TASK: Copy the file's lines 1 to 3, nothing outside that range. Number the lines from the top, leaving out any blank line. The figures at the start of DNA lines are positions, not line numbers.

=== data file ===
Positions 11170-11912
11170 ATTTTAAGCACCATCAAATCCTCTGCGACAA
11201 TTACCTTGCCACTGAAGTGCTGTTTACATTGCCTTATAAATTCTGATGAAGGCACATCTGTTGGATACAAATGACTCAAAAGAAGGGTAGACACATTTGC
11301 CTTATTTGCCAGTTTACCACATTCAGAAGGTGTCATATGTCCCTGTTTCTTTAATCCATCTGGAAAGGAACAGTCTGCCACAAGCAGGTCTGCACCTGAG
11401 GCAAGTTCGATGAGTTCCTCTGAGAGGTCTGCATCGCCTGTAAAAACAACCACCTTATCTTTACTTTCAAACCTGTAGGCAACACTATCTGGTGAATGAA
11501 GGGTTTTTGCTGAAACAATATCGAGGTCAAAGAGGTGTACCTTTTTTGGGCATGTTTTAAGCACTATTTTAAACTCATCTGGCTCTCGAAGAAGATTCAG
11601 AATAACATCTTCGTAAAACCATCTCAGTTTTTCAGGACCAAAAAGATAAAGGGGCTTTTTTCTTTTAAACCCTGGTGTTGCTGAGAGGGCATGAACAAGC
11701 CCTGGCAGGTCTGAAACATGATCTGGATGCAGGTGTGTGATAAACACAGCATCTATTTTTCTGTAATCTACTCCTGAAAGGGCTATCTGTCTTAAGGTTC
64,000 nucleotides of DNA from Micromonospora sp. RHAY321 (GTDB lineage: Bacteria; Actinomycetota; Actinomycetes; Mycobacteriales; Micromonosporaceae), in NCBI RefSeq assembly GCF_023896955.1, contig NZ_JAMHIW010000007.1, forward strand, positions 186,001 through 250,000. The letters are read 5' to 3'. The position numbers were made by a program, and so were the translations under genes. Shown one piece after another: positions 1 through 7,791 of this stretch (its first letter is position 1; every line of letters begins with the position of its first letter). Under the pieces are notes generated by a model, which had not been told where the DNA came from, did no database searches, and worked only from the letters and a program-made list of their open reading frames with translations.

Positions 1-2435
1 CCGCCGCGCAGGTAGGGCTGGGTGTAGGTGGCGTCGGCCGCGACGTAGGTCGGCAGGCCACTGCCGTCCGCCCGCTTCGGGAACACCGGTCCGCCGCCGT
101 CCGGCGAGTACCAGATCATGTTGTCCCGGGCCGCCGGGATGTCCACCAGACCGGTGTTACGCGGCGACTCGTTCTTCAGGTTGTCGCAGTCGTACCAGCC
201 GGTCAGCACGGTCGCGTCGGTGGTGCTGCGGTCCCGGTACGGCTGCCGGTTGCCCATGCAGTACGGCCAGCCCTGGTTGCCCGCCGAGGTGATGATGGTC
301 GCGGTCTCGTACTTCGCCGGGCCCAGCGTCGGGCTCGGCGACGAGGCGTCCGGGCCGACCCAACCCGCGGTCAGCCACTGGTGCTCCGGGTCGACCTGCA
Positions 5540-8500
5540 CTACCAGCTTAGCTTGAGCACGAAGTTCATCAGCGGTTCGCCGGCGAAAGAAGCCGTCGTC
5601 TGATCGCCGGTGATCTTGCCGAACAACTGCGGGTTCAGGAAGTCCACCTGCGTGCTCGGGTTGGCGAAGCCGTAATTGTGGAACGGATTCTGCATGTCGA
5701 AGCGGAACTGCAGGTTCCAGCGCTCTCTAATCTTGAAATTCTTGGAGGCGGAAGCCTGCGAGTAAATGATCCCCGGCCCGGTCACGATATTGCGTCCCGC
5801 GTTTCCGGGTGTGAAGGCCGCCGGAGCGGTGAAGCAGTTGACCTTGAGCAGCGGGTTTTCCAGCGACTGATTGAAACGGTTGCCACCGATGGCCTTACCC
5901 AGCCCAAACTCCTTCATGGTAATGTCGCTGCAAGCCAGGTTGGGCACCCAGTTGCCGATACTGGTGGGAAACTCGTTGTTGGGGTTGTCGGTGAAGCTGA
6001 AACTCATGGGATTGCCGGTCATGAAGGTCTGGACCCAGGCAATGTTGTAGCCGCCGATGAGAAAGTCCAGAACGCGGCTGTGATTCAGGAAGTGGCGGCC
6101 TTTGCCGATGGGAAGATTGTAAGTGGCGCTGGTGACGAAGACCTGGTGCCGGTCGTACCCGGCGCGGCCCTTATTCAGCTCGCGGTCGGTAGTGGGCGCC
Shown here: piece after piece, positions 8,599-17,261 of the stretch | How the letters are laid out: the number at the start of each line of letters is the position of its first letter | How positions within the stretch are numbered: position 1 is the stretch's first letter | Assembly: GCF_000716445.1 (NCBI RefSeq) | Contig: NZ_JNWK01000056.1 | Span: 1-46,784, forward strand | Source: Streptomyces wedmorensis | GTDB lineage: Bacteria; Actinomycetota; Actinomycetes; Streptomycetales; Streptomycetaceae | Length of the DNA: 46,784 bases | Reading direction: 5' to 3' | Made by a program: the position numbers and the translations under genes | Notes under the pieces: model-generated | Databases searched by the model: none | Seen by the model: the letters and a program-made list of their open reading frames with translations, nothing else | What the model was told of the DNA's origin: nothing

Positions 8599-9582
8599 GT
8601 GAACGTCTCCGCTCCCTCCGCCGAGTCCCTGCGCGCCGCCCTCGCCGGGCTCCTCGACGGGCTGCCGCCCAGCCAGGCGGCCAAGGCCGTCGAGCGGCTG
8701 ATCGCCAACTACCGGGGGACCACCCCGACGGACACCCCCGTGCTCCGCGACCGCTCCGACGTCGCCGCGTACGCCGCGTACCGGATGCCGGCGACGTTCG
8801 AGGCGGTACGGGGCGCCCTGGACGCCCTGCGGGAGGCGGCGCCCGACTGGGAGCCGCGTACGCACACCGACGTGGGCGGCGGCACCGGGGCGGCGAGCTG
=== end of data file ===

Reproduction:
Positions 11170-11912
11170 ATTTTAAGCACCATCAAATCCTCTGCGACAA
11201 TTACCTTGCCACTGAAGTGCTGTTTACATTGCCTTATAAATTCTGATGAAGGCACATCTGTTGGATACAAATGACTCAAAAGAAGGGTAGACACATTTGC